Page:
Why Some People Can't Stand The Smell Of Bacon

Just because the bacon craze of the early 2000s may have died down, doesn't mean that bacon's status as one of the more revered items in breakfast history has gone away (via Deadspin). You'd be hard-pressed to find a breakfast menu anywhere in the U.S. without bacon on it, and bacon's popularity is so universal that its made its way into everything from donuts to scented candles to bandage designs to condoms. Yes, condoms.

There's a reason so many items feature bacon's distinctive scent: people love its smoky, meaty aroma. And scientific explanations do relate it to the part of our caveman brain that goes on high alert at the prospect of fat and salt, according to ThoughtCo. and Good Housekeeping — that and the Maillard reaction that creates cooked bacon's unique chemical compounds. But despite all that, there are those who hate the smell of bacon. It's hard to fathom a world in which that savory scent makes you want to go crawl under a rock, but for some people, it's too real.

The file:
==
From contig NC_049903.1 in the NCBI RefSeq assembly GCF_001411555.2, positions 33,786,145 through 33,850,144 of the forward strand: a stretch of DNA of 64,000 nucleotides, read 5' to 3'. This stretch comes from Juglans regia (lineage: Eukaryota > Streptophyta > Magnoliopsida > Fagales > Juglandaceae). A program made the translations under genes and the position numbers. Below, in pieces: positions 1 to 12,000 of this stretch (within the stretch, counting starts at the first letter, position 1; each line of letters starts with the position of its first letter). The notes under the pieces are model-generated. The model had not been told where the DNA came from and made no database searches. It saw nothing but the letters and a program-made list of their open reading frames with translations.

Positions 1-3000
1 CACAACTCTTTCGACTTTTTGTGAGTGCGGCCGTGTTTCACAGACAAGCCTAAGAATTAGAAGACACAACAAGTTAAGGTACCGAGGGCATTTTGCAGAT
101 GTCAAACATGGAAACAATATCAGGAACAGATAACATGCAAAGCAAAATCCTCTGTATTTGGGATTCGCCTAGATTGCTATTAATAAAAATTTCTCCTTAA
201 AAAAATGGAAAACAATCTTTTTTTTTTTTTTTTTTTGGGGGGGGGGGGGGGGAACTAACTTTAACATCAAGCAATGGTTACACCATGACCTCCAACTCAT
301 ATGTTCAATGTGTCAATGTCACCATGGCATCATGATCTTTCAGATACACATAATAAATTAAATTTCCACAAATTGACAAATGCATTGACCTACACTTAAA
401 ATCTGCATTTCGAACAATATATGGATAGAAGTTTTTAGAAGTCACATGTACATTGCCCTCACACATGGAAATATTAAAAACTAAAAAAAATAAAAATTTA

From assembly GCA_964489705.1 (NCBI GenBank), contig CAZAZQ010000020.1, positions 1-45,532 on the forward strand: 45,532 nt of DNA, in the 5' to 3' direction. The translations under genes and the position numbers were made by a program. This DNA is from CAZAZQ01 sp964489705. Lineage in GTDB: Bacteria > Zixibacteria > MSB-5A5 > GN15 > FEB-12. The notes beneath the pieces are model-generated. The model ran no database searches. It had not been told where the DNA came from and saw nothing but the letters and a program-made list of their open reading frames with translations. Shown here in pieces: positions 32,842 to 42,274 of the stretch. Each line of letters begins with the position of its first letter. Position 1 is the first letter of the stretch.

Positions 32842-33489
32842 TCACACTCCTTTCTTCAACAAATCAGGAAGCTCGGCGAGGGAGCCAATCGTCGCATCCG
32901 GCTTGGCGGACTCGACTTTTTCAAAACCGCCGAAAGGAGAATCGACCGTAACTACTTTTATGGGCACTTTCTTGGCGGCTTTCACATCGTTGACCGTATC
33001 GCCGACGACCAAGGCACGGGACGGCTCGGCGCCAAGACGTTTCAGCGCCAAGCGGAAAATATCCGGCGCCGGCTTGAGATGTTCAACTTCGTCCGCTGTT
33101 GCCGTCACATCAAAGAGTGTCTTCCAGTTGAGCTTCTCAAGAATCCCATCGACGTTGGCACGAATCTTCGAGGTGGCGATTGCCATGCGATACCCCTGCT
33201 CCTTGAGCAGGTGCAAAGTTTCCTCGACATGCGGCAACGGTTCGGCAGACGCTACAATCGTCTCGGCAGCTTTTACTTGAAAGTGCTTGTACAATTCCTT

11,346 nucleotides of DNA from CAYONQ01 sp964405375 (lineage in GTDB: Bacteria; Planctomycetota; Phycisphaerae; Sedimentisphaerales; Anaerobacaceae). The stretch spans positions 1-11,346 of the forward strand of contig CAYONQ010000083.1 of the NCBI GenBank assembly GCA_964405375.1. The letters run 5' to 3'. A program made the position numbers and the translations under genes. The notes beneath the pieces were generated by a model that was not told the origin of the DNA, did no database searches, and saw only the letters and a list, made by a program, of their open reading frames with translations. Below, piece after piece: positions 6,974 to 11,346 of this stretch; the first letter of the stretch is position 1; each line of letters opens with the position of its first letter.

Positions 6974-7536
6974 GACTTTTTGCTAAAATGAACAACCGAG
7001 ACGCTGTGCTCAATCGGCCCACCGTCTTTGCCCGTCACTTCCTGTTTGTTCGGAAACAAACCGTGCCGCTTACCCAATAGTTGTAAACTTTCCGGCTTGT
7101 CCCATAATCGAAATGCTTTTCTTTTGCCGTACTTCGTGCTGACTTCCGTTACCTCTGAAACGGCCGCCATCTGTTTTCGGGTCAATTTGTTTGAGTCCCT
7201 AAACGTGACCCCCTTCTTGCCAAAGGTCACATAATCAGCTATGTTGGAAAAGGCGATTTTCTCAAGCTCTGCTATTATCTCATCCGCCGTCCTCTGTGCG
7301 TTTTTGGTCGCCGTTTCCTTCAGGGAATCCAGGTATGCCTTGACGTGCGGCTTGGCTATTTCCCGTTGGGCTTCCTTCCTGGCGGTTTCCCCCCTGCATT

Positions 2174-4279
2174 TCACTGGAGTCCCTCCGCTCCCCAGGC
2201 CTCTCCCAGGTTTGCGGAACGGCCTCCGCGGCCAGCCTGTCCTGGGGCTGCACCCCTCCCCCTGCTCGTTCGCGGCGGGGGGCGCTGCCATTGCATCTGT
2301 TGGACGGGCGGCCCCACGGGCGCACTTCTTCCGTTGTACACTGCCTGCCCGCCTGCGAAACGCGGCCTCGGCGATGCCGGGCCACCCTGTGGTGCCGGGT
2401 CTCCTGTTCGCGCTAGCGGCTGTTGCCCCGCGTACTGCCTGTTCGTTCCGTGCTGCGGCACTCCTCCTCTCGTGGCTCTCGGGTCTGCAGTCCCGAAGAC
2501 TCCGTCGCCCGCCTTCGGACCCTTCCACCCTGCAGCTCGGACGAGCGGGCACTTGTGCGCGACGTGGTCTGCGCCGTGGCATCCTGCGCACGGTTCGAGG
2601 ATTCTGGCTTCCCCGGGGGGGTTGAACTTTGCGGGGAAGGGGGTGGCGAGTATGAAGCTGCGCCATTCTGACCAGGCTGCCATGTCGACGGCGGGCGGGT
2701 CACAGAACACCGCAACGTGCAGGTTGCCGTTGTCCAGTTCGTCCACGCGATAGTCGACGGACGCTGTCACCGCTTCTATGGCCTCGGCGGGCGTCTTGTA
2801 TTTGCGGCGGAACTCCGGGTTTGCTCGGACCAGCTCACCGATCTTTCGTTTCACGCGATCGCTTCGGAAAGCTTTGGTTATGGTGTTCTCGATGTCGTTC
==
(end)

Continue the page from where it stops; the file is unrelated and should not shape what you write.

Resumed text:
What exactly is going on with bacon smell haters?

First off, these people are really out there, and don't just take our word for it. One Reddit user wrote in r/unpopularopinion: "For some reason when someone cooks bacon, it feels like the quality of the air literally dropped. After a while breathing will feel extremely DRY for some reason, it is so strong that sometimes it is hard for me to even breathe at all." Another, who said they enjoy beef wrote, "I want to like bacon, I like bacon flavored things, but ever since I was a kid the smell of bacon cooking has made me retch to the point of near vomiting." They're on Twitter, too.

Turns out, genetics might be to blame. According to the Washingtonian, citing a study from researchers at Duke University Medical Center "people with two odorant receptor genes (OR7D4) tend to be extra-sensitive to the smell and taste of androstenone, a steroid found in meat from male pigs." Indeed, androstenone is present in human male sweat and urine — and bacon. Additionally, what we like to smell is closely linked to what we grew up eating, according to an expert from the University of Florida. This means that some children, who grow up in families where they don't eat much pork, will later dislike its scent, too.